| 
  • If you are citizen of an European Union member nation, you may not use this service unless you are at least 16 years old.

  • You already know Dokkio is an AI-powered assistant to organize & manage your digital files & messages. Very soon, Dokkio will support Outlook as well as One Drive. Check it out today!

View
 

Equality

Page history last edited by lrodriguez23@... 10 years, 5 months ago

 

Women and Deafness Home  Contemporary Gender Issues and Deafness   Famous Deaf Women   Organizations of Deaf Women  

 

Equality

 

This page is devoted to equality issues related to Deaf women 

 

 

 

 

 

 

 

The Brighton Declaration on Women and Sport

USADB Basketball, Inc.

 

Courtesy of USADB

         

            Equality within gender and sport groups has been an ongoing battle.  However, with the passage of Title IX in 1972, the view of sports within the United States changed. Title IX required equal opportunity for girls and women in sports. Even with the passage of this law, women continue to struggle to obtain equal opportunity and participation in sports, especially in decision making and leadership roles within sports.  Women are rarely seen in management, coaching and officiating positions at high level sporting competitions.  In May of 1994, the first international conference on women and sport took place in Brighton, UK.  At that conference, 280 delegates from 82 countries developed a Declaration of principles to provide guidance in order to increase the involvement of sport at all levels, functions, and roles. Listed below are the ten principles: equity and equality in society and sports; facilities; school and junior sports; developing participation; high performance sports; leadership in sports; education, training and development; sport information and research; resources; and domestic and international cooperation. Currently more than 400 organizations worldwide have been moved to endorse the Brighton Declaration on Women and Sport. On April 6th, 2013 the USA Deaf Basketball (USADB) officially endorsed the Declaration immediately following their championship game in King of Prussia, Pennsylvania.  The USADB is committed and motivated to gender equality and it is a top priority of the organization. The USADB commits to provide Deaf girls and women equal opportunities in sports and leadership roles.  USADB is striving to increase the amount of female participates and strengthen their outreach programs and services for Deaf and hard of hearing females.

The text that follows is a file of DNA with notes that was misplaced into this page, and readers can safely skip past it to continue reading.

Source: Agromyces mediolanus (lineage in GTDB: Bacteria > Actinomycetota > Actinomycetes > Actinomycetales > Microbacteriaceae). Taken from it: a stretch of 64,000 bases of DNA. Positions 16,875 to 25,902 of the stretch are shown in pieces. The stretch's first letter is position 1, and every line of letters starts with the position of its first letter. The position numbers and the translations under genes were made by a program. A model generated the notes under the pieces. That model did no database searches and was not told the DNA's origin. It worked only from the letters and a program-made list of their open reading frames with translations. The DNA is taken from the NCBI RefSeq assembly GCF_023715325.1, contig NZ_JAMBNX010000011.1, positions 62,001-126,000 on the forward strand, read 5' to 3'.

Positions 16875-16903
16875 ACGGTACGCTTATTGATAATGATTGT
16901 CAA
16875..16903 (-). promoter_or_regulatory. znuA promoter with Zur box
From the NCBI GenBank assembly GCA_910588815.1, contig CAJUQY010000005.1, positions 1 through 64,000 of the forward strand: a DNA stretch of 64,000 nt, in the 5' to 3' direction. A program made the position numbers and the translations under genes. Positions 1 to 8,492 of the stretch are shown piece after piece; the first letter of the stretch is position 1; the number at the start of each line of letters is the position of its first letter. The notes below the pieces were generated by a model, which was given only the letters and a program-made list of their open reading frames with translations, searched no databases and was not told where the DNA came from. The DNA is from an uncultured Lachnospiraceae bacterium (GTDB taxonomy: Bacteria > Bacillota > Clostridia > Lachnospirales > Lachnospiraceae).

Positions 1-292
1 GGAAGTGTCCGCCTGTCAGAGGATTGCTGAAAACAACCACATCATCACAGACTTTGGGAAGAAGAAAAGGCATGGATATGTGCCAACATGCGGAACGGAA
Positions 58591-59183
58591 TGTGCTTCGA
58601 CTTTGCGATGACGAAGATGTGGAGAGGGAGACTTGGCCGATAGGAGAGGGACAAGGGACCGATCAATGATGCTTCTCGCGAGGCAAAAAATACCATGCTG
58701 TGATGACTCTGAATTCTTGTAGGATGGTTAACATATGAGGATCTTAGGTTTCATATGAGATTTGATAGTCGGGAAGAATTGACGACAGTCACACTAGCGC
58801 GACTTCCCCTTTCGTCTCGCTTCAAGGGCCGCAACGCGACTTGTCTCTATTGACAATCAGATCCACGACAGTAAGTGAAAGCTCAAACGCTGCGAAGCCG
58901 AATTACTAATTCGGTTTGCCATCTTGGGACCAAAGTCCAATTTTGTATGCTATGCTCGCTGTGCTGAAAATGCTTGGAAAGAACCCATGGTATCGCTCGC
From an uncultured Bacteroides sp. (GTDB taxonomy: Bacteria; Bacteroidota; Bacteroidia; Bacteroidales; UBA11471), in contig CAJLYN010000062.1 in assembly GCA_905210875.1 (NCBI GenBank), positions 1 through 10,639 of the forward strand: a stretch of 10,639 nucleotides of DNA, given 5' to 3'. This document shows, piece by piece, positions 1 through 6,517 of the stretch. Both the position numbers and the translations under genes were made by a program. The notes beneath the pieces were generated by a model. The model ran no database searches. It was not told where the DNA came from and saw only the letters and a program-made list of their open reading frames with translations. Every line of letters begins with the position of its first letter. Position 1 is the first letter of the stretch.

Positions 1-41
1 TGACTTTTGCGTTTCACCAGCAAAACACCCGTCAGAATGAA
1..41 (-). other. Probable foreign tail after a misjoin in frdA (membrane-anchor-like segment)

Resources 

United States of America Deaf Basketball. (2013). Retrieved from http://www.usadb.us/

 

International Working Group on Women and Sport (1994). The Brighton Declaration on Women and Sport: Women, Sport and the Challenge of Change. Retrieved from http://www.iwg-gti.org

Posted By  B. Foster

 

 

 

 

 

 

 

International Week Of the Deaf

 

International week of the Deaf is celebrated annually the last full week of September. Each year has an over laying theme for the week. In September 2013, the theme was Equality for Deaf People. Equality for Deaf people helps to unite the Deaf community and promote the rights of deaf people. This theme also focuses on recognition of sign languages and sign systems around the world. Equality does not only focus on linguistic equality, but also artistic, social, political, cultural, and human rights for all deaf people worldwide.   

Resources  Visualife. (n.d.). Retrieved from http://wfdeaf.org/
Posted By  Jessica Whipple

 

 

 

 

 

 

 

 

Internet loopholes: Deaf women sues ebay 

 

Yet another battle for equality in a service that is well known, and used every day by many people. Melissa Earll sues ebay for discriminating against her deafness. As a seller, there is a pin number that can only be acquired by calling. Melissa suggest there are essay solution for the problem but ebay refuses to comply. Court decision have been split because of the clause in the ADA stating that only a place “of public accommodation” may be held responsible. There was a similar case to this one concerning “Netflix” which Melissa is using in reference for her own equality battle.


Resources 

Low, R. (2013). Mo. woman sues ebay for ‘deaf discrimation’ [Web]. Retrieved from http://fox4kc.com/2013/01/07/mo-woman-sues-ebay-for-deaf-discrimation/

Nowicki, J. (2013, February 08). For americans with disabilities, court fights for equality ensnared in internet loopholes. Retrieved from http://genprogress.org/voices/2013/02/08/18427/for-americans-with-disabilities-court-fights-for-equality-ensnared-in-inter/ 

Posted By  Diana Cruz